14 parties join Russian Parliamentary race
The official list of parties to take part in the election will be announced on October 28.
The election campaign hasn’t yet officially started but political parties are already fighting for the ball.
At its basketball match with students in the Perm region at the foot of the Ural Mountains, members of the governing United Russia party prevailed by seven points, but to score the victory at the polling stations the party is going for a slam dunk.
“The United Russia party has set up an award for teachers of physical education. We’ll hold a competition to give out 100 awards across the country,” Boris Gryzlov, the party’s leader says.
Basketball match: United Russia vs students
Like many sports, Russian politics has its own initiation procedures.
Parties that are not represented in the current parliament have to prove their trustworthiness by either enlisting 200,000 potential voters or paying a bail of almost $2.5 million. Some say it’s brutal.
Zinaida, a campaigner for the Democratic Party of Russia, complains that on a good day she gets up to 25 names and that – after a three-hour shift. Still, the leader of her party, Andrey Bogdanov, believes it’s better than paying a bail.
“We are not a very rich party and taking $US 2.5 million dollars from our election budget would be a luxury. It’s easier to gather 200,000 signatures. And by the way, this gives us an opportunity to talk to potential voters,” he says.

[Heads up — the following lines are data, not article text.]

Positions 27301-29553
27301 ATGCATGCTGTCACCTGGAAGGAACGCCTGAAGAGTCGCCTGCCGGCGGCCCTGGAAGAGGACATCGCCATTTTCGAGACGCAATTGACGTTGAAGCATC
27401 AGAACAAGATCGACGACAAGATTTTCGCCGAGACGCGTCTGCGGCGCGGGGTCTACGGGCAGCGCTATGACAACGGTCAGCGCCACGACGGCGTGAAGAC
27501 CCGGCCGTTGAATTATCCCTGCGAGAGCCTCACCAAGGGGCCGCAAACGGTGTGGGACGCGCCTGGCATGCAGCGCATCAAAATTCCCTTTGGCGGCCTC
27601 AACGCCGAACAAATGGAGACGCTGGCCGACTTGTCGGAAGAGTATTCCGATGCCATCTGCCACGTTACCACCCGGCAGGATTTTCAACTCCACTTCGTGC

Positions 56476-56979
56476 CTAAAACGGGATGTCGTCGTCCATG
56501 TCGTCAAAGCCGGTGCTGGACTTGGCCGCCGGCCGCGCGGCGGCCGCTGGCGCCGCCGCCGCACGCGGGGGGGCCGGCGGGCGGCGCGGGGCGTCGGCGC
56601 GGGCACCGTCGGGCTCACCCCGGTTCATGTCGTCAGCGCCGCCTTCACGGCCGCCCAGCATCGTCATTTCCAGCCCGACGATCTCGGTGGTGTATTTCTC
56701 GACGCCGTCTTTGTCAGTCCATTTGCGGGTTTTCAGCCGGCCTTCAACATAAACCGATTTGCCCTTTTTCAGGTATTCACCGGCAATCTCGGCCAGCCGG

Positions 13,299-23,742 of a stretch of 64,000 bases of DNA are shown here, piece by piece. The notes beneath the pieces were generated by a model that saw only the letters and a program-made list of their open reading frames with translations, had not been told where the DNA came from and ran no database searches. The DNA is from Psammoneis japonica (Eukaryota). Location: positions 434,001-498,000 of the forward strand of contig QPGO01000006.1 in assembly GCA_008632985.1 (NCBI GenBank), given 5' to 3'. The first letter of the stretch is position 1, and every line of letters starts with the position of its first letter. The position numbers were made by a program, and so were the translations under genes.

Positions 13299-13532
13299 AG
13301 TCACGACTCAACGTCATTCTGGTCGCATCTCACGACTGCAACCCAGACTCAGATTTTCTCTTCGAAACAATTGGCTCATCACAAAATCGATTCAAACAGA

Seven out ten parties opted for signatures, while the remaining three chose to pay the bail. They will get it back only if the party wins 4 % of the general vote. And it’s a real gamble.
The Yabloko, Russian Democratic Party is taking this risk to avoid an even greater danger.
“We would have preferred signatures, but this is a big risk. You never now how many of them will be cancelled by the election commission. The bail is a safer way to secure our right to participate in the elections,” Sergey Mitrokhin, a party member explains.
Another party paying the bail is Fair Russia, but its head says such preconditions should be abolished altogether.
“Gathering signatures is a big industry where signatures are bought and forged. As for the bail, it is too big. We have just 15 registered parties in Russia. They’ve all been checked by the Justice Ministry, and I think they should all be allowed to run without preconditions,” states Sergey Mironov.
But this idea will have to wait for at least four years – until the next parliamentary elections.
With documents submitted, signatures gathered and bails paid, the runners in the parliamentary race are over the first hurdle. Now they have two weeks to catch their breath before the next challenge – the start of the TV campaigns.